© UNICEF Mongolia/2010
Protective Environment Diagram
Mongolia has undergone dramatic socio-economic and political transformation since the transition from a centrally planned system to a market economy in 1990s which has had long lasting impact on children’s lives. Notwithstanding this, major indicators such as child mortality and school enrolment continue to show positive trends depicting a strong commitment of the Government to basic social service delivery and social justice. However, at the midst of the transition in the mid-1990s, socio-economic disparity between regions and social groups began to widen, resulting in income disparity, large scale rural-urban migration, unemployment and poverty. This resulted in a number of ‘unintended’ consequences for children manifested in the form of increased school drop-outs, abandoned and street children, child labour, and commercial sexual exploitation of children and trafficking of young women. In the period since 1991, many efforts have been made to address child protection issue. The acknowledgment of child protection concerns by the government and authorities has helped to take actions, particularly on violence against children, women and child trafficking. Mongolia ratified the UN Convention on the Rights of the Child (CRC) in 1990 and adopted the National Law on the Protection of the Child Rights in 1996. Over the succeeding decade, Mongolia ratified other UN Conventions that apply to protection of children.
Mongolia is facing child protection issues such as child labor, children with development difficulties, children without caregivers: orphans, street children and children in care centers, sexual exploitation of children, trafficking of women and children, and child abuse, violence and crime: child victims and child perpetrators. Although, some progress was made in protecting the children, there remain some fundamental barriers to the development of appropriate child protection mechanisms and services for children. It is still difficult to obtain reliable data on child protection at national level, the capacity building of service providers and mechanisms to respond to abused and neglected children are not properly developed at the national level. Mainly the services to children are provided by NGOs. The national legislations need amendments to be consistent with international treaties and the monitoring of these legislations is crucial. Advocacy on the change of attitude and behaviour of the society and the community towards child protection issues needs to be undertaken. The data on child protection from governmental and non-governmental agencies are as follows:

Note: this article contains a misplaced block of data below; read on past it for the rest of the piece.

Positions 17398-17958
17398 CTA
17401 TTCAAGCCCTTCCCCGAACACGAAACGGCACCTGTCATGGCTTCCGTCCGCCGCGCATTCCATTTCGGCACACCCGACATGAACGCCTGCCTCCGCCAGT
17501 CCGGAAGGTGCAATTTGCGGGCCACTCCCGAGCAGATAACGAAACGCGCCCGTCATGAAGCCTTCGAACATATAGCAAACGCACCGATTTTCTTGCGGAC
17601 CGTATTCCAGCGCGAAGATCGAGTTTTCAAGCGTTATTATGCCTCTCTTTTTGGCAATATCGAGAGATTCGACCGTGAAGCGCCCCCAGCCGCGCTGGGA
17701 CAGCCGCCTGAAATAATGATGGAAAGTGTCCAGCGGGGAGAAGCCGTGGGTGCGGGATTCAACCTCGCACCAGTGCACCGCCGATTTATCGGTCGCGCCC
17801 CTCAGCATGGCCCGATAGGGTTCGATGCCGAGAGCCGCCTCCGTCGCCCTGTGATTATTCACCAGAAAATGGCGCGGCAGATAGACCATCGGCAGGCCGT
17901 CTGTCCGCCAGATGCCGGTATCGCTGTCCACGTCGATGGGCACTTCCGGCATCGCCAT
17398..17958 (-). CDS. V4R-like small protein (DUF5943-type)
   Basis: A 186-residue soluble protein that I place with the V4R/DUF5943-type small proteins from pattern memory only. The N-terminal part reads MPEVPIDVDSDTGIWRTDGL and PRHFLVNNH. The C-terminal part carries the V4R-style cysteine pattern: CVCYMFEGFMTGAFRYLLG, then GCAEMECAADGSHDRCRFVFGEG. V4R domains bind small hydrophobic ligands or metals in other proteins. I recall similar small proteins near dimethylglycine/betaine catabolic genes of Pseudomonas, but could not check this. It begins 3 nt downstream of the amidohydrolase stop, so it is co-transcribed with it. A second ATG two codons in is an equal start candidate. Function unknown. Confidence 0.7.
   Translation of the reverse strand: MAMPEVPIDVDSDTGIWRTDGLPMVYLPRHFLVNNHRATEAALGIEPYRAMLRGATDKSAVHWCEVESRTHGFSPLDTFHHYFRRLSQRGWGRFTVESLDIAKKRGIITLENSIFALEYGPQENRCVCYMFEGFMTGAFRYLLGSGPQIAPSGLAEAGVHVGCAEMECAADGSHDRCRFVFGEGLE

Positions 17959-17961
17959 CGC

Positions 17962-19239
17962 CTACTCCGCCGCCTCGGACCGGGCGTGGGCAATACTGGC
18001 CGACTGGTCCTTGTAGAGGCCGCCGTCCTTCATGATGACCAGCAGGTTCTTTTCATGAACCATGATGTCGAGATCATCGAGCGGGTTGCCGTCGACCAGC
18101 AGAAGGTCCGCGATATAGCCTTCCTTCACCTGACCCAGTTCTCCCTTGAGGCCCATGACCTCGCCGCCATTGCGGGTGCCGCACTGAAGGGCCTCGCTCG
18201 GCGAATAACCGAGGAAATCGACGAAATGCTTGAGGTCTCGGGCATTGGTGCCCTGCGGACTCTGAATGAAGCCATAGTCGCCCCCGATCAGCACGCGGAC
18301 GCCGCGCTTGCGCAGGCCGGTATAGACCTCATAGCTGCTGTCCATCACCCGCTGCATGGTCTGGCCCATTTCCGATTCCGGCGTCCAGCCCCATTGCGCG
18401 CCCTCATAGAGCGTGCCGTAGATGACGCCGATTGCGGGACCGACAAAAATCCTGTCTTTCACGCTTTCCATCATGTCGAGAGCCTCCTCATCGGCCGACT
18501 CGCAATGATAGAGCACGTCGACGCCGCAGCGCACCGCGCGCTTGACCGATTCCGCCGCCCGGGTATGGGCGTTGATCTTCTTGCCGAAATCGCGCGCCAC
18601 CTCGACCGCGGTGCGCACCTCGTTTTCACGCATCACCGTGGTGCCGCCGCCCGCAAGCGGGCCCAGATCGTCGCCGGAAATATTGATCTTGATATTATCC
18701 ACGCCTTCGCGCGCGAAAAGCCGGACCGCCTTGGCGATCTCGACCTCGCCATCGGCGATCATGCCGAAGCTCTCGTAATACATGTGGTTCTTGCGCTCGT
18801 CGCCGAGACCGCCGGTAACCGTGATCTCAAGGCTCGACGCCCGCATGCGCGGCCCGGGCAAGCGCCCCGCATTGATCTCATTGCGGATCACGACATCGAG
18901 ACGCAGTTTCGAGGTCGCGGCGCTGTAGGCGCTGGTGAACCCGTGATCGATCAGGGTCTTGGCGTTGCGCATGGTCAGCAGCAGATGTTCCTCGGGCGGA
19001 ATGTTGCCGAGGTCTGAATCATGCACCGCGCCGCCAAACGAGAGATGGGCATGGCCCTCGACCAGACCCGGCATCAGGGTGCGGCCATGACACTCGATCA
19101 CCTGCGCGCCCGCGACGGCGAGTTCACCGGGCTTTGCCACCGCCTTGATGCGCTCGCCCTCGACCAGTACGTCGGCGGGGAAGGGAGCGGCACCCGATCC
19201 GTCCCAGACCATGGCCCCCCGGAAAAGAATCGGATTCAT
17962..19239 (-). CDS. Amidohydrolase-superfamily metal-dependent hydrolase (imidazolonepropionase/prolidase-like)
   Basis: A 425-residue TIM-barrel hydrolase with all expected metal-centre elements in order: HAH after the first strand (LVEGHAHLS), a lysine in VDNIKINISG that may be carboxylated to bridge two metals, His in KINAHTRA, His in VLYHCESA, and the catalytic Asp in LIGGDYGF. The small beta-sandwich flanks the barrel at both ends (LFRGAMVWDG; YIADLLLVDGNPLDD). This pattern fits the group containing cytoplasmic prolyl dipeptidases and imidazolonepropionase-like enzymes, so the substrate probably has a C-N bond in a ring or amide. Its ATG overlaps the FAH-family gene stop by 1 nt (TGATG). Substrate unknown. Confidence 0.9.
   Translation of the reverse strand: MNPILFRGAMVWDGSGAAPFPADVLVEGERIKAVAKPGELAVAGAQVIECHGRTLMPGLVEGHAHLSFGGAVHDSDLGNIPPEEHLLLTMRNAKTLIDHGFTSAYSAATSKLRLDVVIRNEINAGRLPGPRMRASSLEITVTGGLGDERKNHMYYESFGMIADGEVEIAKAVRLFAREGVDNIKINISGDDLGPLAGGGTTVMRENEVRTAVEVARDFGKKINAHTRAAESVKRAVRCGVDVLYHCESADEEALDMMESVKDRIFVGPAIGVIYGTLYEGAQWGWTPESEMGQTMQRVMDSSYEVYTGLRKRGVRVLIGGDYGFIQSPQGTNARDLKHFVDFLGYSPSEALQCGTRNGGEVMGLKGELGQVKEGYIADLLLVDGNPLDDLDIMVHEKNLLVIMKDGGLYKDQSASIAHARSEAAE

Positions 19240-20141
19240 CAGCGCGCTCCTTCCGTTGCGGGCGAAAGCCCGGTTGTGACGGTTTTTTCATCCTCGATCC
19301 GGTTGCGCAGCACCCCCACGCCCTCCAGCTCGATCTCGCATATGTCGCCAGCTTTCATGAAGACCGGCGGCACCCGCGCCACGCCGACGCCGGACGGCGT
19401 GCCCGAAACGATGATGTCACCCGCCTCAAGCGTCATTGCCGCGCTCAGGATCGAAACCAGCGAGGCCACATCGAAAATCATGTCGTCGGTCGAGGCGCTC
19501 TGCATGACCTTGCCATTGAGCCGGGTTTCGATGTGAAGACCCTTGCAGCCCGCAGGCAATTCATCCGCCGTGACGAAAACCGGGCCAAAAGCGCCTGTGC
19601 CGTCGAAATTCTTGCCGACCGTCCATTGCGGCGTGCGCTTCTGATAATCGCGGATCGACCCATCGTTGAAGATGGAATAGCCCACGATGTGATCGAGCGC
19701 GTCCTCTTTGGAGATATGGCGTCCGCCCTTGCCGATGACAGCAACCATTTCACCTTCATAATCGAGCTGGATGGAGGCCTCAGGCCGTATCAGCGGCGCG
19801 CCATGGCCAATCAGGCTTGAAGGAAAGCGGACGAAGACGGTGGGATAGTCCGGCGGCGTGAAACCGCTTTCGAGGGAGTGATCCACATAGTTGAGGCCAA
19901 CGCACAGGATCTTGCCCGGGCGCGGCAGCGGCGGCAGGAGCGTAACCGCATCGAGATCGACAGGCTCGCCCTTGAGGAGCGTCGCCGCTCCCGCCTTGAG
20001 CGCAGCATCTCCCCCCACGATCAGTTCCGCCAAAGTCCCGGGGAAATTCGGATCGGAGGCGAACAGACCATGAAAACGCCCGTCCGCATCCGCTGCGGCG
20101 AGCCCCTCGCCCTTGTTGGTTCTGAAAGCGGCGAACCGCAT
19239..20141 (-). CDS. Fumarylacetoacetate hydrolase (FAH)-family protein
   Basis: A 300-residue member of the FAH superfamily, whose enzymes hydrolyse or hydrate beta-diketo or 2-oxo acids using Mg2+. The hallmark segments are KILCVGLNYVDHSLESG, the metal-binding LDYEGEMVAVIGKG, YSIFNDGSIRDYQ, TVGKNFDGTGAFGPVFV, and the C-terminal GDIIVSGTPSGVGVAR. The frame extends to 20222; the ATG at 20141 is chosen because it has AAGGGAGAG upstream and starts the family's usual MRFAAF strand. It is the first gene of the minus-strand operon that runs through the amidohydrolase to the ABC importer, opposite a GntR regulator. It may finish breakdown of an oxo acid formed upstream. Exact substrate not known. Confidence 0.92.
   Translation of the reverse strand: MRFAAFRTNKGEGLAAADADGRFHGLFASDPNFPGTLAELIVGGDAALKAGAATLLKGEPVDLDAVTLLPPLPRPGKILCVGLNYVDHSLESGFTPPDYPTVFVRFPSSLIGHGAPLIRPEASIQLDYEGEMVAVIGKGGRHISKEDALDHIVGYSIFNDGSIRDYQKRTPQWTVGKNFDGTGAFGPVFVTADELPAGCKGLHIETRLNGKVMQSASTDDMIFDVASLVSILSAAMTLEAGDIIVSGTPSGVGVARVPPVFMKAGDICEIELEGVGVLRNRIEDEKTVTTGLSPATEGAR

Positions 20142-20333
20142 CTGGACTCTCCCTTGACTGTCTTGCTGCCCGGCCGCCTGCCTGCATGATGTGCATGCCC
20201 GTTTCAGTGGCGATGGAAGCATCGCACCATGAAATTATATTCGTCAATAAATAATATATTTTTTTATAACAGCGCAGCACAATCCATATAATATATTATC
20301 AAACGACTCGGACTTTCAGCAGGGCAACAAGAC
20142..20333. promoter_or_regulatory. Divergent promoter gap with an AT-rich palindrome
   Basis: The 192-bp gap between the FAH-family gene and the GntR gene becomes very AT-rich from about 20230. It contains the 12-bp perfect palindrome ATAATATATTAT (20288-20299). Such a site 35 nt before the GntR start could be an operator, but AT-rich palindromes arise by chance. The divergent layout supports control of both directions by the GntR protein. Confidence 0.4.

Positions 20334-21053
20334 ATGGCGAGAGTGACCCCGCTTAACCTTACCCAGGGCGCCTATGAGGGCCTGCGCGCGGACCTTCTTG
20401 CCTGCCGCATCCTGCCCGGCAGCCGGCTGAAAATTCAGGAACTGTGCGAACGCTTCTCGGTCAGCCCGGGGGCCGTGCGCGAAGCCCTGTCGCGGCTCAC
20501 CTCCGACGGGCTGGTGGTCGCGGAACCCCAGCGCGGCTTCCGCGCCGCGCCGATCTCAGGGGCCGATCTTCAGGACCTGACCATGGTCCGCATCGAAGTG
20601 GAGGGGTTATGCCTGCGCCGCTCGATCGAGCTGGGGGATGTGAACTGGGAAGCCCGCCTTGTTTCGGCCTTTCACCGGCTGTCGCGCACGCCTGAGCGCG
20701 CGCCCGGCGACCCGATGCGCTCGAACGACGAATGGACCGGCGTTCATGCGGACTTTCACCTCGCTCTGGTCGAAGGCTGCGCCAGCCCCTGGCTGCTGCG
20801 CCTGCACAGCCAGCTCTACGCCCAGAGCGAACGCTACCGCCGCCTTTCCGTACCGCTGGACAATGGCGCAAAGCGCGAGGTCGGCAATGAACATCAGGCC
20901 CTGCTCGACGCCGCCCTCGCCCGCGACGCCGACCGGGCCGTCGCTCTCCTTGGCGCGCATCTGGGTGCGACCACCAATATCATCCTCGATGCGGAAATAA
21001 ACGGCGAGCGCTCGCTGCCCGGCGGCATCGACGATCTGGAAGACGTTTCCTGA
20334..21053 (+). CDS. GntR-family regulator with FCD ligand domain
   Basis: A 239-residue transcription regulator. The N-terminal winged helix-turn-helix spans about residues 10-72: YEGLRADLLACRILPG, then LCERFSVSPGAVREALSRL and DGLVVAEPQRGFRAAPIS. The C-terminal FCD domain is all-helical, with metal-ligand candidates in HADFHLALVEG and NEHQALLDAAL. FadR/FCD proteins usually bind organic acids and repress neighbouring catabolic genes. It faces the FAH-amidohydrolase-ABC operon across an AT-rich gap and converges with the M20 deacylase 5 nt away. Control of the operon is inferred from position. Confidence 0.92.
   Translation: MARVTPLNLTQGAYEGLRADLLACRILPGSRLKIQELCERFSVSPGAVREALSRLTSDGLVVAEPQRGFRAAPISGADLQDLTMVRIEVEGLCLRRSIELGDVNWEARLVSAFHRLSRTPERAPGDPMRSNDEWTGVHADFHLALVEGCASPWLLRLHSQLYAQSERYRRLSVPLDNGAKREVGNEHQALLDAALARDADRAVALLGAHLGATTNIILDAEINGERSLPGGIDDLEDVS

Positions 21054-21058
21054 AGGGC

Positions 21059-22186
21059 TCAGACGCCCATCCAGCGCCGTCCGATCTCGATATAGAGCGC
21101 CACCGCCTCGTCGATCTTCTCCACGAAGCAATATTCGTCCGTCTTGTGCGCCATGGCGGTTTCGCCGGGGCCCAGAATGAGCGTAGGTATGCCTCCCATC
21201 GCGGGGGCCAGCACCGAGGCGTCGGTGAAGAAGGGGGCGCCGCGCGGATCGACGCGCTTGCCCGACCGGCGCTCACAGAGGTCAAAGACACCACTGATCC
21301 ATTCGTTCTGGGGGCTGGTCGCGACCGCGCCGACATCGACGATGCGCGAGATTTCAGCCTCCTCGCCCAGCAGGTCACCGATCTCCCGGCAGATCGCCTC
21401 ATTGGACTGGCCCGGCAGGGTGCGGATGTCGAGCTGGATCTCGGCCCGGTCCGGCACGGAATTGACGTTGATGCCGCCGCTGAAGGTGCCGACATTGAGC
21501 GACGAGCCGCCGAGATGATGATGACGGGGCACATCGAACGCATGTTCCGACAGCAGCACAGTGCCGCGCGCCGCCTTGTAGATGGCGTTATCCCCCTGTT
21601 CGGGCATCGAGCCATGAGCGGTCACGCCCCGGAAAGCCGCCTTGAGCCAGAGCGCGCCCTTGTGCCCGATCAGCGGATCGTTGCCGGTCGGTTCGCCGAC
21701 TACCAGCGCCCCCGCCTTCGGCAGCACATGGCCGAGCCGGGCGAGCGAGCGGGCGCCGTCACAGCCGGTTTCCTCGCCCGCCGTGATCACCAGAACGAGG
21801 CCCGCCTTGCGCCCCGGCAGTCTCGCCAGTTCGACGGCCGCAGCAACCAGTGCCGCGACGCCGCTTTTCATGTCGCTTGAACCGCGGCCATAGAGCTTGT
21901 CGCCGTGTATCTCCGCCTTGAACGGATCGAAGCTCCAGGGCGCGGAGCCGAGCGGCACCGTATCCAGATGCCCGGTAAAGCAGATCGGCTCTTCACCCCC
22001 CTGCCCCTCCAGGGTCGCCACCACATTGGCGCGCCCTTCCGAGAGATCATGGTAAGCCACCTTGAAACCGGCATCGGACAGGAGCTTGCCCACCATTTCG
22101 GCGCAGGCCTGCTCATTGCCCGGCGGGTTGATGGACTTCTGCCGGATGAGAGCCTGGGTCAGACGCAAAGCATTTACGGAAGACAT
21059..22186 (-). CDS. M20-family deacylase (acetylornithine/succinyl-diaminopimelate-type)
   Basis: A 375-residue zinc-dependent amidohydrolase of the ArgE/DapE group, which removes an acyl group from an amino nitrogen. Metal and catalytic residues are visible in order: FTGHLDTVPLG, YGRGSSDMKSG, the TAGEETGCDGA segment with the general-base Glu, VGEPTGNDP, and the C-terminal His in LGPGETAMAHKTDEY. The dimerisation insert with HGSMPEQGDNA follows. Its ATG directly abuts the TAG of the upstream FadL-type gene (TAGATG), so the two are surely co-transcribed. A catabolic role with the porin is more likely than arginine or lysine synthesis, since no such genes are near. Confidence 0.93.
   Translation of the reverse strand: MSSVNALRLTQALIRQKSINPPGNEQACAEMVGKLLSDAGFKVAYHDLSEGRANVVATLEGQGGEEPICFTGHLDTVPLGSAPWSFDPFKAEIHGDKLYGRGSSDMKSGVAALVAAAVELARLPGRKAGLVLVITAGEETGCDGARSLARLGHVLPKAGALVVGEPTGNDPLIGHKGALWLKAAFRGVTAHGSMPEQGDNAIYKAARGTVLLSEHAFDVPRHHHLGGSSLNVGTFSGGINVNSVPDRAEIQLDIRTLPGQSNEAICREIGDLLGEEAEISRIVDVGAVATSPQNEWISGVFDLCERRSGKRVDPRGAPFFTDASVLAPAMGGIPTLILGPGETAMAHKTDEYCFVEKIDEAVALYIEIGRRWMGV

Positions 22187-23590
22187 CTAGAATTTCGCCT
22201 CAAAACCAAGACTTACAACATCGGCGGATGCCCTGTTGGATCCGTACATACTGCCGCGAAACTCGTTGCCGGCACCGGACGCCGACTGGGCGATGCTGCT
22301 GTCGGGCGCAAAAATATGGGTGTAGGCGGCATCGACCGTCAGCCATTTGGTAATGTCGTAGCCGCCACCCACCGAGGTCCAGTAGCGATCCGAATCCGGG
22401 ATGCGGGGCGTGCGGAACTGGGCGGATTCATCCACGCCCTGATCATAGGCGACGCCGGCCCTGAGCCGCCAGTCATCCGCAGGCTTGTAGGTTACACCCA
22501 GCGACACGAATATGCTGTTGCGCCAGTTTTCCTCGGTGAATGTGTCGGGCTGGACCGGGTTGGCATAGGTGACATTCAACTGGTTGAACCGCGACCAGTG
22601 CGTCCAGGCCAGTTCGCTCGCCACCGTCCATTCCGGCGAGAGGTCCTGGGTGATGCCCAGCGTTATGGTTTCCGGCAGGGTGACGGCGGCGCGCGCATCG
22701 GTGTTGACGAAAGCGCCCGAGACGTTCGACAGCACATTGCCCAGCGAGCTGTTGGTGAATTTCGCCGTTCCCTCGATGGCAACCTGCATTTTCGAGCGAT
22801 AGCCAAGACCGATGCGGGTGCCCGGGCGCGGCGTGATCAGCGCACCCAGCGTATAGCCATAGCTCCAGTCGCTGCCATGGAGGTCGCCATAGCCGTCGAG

- Data from NGOs and official sources estimate 1,186 children in care centres.
- The number of disabled children has increased slightly from 8,725 in 2000 to 8,811 in 2005.
- In 2004, 5,429 orphaned children were recorded compared to 4,312 in 2000.
- It is estimated that 10.1% (68,580) children nationwide are engaged in economic activities of which 65% are boys and nearly a fourth do not attend school.
- 65% of 1,871 children engaged in hazardous forms of child labour are boys who mainly work in the informal mining sector.
- Number of underage girls engaged in commercial sex increased by 82% from 38 in 2001 to 215 in 2005 while children in conflict with the law showed a 22% decline from 1,703 in 2002 to 1,332 in 2005.
Among the key recommendations of the UN Committee on the Rights of Child of Mongolia, the concern about non-compliance with the UN protocols on juvenile justice, the creation of a protective environment for children, addressing the needs and rights of disadvantaged and minority children, disaggregating data by gender and ethnicity and strengthening the capacities of national level institutions to monitor and coordinate children’s rights have been taken into consideration. In the country programme from 2007 to 2011, the Child protection programme is one of the key programmes that uses a systems approach and focuses on promoting the building of a protective environment for children. The main objective of child protection programme is to promote the building of a protective environment for children through capacity building and advocacy of policy makers and implementers. The specific objectives of the programme are:
-Build a comprehensive system and mechanism on protection of children from violence, abuse and neglect;
-Promote legal framework on child protection, particularly on violence, juvenile justice, commercial sexual exploitation and trafficking of children consistent with CRC and other international standards;
-Strengthen capacity building and service delivery system of government institutions and NGOs on child protection issues and
-Increase advocacy among policy makers, implementers and civil society on the concept of building a protective environment.
Child protection programme comprises of four projects: Data analyses and information; Advocacy and awareness; Legal and regulatory systems and Capacity Building and aims to achieve the following key results in 2007-2011:
• National database on child protection for programme planning, monitoring and advocacy institutionalized
• Policy makers, implementers and civil society subscribe to the concept of building a protective environment for children
• Legal and regulatory framework in place which conforms with international norms and standards and relevant UN protocols with special emphasis on reform of the juvenile justice system and prevention of commercial sexual exploitation and trafficking of children and women
• Capacity of service providers on child-friendly methods developed.